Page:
We interviewed Alexandra and business partner/husband James Whitta in December last year. In the time it's taken to get Issue #1 to print Alexandra has closed her business and is off to New York for more adventures.. (oh and she's taking James too)
AO - Alexandra Owen
JW - James Whitta
MS - Matt Smith (Common)
MS - How do you start a collection,
how does it begin?
AO - It’s kind of different every
time now, you think you have a method and then you’re like, ah, i need to try
something else. So for Winter, this one, i just really started thinking about
shapes in fact that’s kind of how most of them start and then if i’m not
getting anywhere new with it, if i’m thinking okay i’m repeating myself here i
need to go and find an outside influence, so if i find myself going in the same
direction as before i go and i start hunting out old films or old books on
things like mens tailoring and sort of war time clothing and that sort of thing
and i start going down an investigation and i guess in that sense collections
can become a little bit more themed but not heavily.
MS Do you bring back ideas from previous collections or do you always
AO No i always leave them behind and whenever i go back to them i think
‘oh i really liked that one, and i go back and i think.. no’ something about
fashion, there’s a moment for what feels right and often i think that’s how you
see trends coming out at the same time on the catwalk, i’m not talking about
people copying, that become trends, but you see a specific mood one season and
that’s because the time is right for that and that is so often the case with
fashion. It’s a reaction to what’s just been, you want to move away from last
season, you want to go the opposite, it sort of feels like timing is everything
with fashion. And sometimes you can get your timing wrong.
MS And do you?
AO Um -
MS Is there a piece that will just not work in a collection or do you see
that, do you make a full collection then remove some?
AO I really try hard not to do duds, so that by the time we’re talking
about retail and how we’re going to stock it i’m really aware that that looked
great on the catwalk, that looks great in photos but it’s not going to work. I
think often for me i great frustrated because i don’t have the resources and
the man power to do all the work that i want to do so i can think of all these
amazing things and we can start at this point and i want to end at that point
and sometimes we get halfway, so that’s frustrating, you know - i wish i had Balenciaga’s
team of seamstresses and people that could actualise all your concepts but you
MS Would you lose something if you
did though, there’s a benefit in being a small ‘Ma and Pa’ outfit isn’t there?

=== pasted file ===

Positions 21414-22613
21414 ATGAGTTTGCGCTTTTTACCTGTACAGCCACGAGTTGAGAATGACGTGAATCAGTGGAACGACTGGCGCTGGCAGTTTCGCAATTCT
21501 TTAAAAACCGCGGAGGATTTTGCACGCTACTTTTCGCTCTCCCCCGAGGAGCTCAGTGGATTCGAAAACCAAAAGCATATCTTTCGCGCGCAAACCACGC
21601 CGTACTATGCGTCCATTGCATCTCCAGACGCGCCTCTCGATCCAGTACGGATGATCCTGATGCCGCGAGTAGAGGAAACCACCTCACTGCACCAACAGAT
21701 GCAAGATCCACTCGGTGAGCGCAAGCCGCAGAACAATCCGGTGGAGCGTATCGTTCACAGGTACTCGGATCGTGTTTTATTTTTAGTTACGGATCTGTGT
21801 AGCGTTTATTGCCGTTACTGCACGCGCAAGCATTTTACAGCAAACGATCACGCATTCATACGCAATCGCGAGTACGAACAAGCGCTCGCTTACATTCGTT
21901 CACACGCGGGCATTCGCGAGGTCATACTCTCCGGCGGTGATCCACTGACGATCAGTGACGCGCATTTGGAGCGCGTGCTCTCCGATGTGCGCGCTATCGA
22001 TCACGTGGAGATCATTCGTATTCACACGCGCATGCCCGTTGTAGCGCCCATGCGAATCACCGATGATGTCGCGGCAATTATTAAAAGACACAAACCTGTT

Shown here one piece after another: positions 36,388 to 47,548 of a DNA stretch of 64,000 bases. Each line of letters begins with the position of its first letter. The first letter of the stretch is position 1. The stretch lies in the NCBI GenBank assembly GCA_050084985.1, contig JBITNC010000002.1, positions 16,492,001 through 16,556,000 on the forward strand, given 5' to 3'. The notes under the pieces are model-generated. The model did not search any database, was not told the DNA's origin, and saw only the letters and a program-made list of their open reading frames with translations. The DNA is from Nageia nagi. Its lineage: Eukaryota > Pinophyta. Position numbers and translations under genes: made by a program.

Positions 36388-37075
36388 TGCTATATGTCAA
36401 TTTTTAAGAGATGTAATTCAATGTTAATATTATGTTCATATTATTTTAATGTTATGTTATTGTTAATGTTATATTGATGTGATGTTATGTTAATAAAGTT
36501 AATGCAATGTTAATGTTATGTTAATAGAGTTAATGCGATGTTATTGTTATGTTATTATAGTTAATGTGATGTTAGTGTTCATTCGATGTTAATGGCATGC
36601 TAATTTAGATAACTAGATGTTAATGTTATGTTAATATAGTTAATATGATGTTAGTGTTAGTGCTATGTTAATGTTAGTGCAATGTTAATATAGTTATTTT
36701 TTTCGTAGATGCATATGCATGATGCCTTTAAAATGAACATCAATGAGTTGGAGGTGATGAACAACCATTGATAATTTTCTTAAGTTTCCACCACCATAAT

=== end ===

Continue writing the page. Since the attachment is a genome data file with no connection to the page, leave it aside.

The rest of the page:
AO Yeah there absolutely is, you’re
right because there is that fine line of you want to feel the mark of a
designer and you don’t want to feel like it’s been watered down throughout the
process, so there is that but by the same token it’s nice to feel like you’re
growing and developing and you’re able to bring in more people to make it
happen, and i think that’s one of the hardest things maybe for New Zealand
designers is that there’s sort of a plateau of where their internal production
MS How big is the team now?
AO We’ve got four employees, and this season we’ve had a really amazing
breakthrough, which has eased our internal production where we’ve had a really
good partner come on board to help us with our manufacturing. So they take a
load off with the sampling, the grading, and the full production, from
production management through to delivery. So we’ve been really, really, lucky.
MS What’s grading?
AO When you take a size from and eight to a sixteen. So all those
logistical things that have to be done, and we’ve done a lot of those things in
house before and we’ve done a lot of our own internal production management as
well which is ordering fabric, adding up all the buttons, all that crap. So
they’re taking a lot of the load which is great.
MS You use a lot of external people, with mentors you’ve spoken about
Michael Hill and Chris Parkin, and then styling by Karen
AO Yes, we used Karen for the show last year and that was really
exciting, but i still feel like we’re quite shut away down here, in a way i
really like it because it keeps you a little bit more focussed in what you
MS In previous collections, particularly your Fencing Coat, you’ve used
furniture detailing, is that James’s influence coming through?
AO Oh yip! He told me to do that actually..
MS Is having a furniture designer in the studio rubbing off?
JW Inaudible muttering
AO No actually it’s kind of a fluke that one, i’ll talk about his
influence in a minute, which is not much, could you just shut up and go and sit
in the corner? Go on... just pipe down.